Sampling: The Importance of Good Sample
11 Sep 2019

What is Survey Sample? 

A sample is a subset of a population selected for a research study. A population is the total number of people in a group that researchers are interested in examining. For example, if you want to understand the attitudes of people who invest in the stock market in the United States, it would be too difficult and costly to question every person who trades this asset. As a result, quantitative research only takes a “sample” of the full population. 


The quality of your sample determines the quality of your results. As researchers and brands try to interpret insights, they must never compromise the quality of their methodology. We know that errors can come from poor survey writing. A good researcher also knows that a “bad sample” leads to inaccurate and misleading results.

Sample Size

So, how much sample is needed to project the attitudes of all US investors accurately? The key is to reduce the number of errors when mirroring your ideal population. The more respondents you have taking the survey minimizes the margin of error (confidence interval). However, at a certain point, increasing the number of respondents only reduces the margin of error slightly and means it is not worth adding the additional respondents. 

When there are too few respondents, there is a higher likelihood that outliers will impact the survey result, and your conclusions will be inaccurate. 

What is that magic number of respondents? Every ideal sample size is different because not all populations are the same. The best way to figure out the sample is to calculate the margin error.  Click here to use a margin of error calculator. 


It is also crucial to make sure that your sample is unbiased. Sampling bias occurs when the respondents selected are not representative of the population. The best way to avoid any discrepancies is to choose your sample randomly. 

Bias could also come in the form of a “bad respondent.” Someone might fit the population demographics, but fill out their surveys incorrectly to finish the study as quickly as possible or not be paying attention. As a result, it is pertinent to monitor your sample in the field and carefully review it after finishing the research study.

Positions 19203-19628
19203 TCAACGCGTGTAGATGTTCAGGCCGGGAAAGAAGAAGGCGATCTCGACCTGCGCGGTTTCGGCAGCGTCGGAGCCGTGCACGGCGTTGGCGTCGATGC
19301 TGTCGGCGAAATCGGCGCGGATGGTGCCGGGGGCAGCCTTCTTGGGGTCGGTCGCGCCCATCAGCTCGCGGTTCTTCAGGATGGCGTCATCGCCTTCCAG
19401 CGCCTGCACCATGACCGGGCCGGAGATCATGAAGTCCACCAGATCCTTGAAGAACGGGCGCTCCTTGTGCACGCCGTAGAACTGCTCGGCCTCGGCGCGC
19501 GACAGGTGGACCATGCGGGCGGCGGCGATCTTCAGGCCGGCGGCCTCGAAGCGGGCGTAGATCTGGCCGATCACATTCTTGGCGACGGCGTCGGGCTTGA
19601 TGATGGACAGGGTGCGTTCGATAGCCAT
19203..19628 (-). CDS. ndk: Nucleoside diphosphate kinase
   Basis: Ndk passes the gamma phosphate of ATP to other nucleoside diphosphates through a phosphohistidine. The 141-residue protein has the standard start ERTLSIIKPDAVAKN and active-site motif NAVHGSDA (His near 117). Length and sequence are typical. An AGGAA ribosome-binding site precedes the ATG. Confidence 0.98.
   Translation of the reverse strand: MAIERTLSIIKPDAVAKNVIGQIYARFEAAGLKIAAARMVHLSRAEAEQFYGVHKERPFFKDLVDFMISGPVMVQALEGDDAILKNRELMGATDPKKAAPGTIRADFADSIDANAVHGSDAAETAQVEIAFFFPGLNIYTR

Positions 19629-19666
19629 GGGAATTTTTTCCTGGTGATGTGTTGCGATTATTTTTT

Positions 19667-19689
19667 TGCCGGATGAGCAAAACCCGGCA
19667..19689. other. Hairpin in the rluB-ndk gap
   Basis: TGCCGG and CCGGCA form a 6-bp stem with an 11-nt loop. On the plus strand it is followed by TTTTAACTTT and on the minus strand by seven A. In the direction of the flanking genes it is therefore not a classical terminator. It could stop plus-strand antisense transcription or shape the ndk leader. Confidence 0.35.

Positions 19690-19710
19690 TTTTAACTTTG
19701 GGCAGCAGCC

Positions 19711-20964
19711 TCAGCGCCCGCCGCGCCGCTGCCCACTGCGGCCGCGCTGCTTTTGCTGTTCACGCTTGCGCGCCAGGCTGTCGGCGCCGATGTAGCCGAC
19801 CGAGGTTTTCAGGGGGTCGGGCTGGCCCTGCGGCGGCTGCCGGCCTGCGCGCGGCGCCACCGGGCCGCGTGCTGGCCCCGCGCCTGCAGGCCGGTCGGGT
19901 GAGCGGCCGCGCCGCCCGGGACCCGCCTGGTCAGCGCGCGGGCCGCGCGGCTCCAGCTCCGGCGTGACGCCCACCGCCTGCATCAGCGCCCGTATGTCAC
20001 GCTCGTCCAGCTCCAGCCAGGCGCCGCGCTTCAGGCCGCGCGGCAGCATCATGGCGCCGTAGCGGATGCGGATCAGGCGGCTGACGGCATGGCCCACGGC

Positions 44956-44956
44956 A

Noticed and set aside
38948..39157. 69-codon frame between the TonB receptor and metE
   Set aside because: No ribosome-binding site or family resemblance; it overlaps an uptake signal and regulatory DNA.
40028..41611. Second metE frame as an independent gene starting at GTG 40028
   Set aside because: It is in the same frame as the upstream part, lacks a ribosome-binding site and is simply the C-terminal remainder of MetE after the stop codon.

Monitoring Sample

For online surveys, there are a couple of ways that you can check the quality of a respondent:

  1. Review individual survey results for patterns like straight lines and diagonal/patterned lines. These patterns indicate inadequate responses. 
  2. Make sure to monitor open-ended questions for gibberish or irrelevant answers. If respondents are not taking the survey seriously, they aren’t accurately portraying the population’s views and thus muddying the results. 
  3. How quickly a respondent finishes, the study is another indicator if the respondent was speeding through and took the survey accurately. 


Given that you may be targeting a specific audience, screeners are necessary to determine that the appropriate people are coming into your survey. If you want your results to reflect the views of the population you are seeking, it is essential to impose restrictions on who is taking the questionnaire. For example, you need to make sure a study among stock traders does not include those who do not invest. Add questions to your survey that confirm that the consumer trades stocks.

If your audience is supposed to reflect a specific population in regards to certain criteria (e.g., gender, age, etc.), it is critical to monitor these attributes. A great way to control this is by implementing quotas. Putting these criteria questions in the screener will allow you to quickly determine if you need more sample for a quota or screen out full quotas.